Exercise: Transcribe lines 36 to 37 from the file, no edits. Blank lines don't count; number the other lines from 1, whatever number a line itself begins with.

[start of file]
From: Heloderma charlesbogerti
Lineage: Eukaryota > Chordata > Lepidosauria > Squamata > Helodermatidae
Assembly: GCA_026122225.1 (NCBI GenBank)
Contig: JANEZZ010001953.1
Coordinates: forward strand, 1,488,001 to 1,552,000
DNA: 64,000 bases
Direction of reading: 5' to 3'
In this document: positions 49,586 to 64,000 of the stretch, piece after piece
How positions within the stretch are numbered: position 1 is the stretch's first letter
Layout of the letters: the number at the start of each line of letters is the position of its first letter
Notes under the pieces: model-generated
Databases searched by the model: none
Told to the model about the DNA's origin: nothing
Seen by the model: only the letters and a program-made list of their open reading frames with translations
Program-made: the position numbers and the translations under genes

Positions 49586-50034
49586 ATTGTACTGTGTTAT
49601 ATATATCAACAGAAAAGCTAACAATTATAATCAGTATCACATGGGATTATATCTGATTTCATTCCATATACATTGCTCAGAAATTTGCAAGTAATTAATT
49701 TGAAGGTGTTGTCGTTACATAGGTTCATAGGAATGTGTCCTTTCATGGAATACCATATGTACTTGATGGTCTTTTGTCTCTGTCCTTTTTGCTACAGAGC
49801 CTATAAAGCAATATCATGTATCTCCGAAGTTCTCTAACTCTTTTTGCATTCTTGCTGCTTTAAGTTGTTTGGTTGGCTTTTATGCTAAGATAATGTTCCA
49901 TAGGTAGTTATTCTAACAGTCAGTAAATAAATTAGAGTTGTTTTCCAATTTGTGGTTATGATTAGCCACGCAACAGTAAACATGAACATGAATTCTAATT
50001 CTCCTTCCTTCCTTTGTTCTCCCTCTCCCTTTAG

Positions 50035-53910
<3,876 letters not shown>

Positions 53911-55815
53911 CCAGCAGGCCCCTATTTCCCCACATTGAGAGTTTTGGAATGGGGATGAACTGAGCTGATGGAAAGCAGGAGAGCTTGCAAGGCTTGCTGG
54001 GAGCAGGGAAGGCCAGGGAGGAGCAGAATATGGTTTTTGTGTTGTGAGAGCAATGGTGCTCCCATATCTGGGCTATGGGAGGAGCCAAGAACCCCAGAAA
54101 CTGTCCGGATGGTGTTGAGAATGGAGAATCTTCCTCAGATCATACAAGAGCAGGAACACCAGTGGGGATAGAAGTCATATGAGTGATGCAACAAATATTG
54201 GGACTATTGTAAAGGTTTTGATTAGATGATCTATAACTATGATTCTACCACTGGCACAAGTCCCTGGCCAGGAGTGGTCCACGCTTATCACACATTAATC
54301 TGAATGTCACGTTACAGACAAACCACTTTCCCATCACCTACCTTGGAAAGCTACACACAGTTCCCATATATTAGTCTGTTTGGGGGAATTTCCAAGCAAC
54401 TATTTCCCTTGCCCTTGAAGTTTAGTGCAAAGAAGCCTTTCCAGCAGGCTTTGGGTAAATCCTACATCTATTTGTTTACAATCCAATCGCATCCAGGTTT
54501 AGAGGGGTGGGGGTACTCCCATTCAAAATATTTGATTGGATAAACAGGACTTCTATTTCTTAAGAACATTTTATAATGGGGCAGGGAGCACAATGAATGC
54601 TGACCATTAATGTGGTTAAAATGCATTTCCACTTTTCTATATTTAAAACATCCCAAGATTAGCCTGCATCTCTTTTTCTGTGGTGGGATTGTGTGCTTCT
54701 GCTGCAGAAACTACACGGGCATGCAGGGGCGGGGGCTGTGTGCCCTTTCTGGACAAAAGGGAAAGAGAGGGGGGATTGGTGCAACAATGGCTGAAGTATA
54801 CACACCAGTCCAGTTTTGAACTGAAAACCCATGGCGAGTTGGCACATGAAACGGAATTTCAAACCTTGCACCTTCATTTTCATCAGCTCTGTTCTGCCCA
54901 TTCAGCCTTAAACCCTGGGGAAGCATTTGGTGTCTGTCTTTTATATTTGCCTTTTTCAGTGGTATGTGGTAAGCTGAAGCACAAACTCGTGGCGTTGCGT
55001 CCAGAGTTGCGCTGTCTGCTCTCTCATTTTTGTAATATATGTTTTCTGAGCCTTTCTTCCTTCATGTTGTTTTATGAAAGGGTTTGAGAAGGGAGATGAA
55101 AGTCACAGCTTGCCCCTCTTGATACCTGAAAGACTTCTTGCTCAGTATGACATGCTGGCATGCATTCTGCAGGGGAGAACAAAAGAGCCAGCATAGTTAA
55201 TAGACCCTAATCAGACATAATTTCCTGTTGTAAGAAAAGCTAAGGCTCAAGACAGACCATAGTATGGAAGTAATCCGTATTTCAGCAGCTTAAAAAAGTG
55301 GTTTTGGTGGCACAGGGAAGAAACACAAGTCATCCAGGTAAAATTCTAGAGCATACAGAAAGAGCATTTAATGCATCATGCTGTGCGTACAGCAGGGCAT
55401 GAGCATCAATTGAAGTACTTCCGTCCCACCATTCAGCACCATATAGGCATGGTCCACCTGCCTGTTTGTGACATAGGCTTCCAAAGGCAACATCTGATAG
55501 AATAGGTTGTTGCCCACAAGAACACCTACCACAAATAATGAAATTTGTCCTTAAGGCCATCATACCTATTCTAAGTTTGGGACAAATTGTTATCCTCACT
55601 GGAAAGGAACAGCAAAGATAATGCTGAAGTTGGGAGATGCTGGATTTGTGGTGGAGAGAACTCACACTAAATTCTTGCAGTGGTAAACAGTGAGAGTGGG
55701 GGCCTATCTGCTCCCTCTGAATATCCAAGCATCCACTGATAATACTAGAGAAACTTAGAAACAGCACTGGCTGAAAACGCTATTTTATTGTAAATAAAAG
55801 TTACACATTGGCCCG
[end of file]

54901 TTCAGCCTTAAACCCTGGGGAAGCATTTGGTGTCTGTCTTTTATATTTGCCTTTTTCAGTGGTATGTGGTAAGCTGAAGCACAAACTCGTGGCGTTGCGT
55001 CCAGAGTTGCGCTGTCTGCTCTCTCATTTTTGTAATATATGTTTTCTGAGCCTTTCTTCCTTCATGTTGTTTTATGAAAGGGTTTGAGAAGGGAGATGAA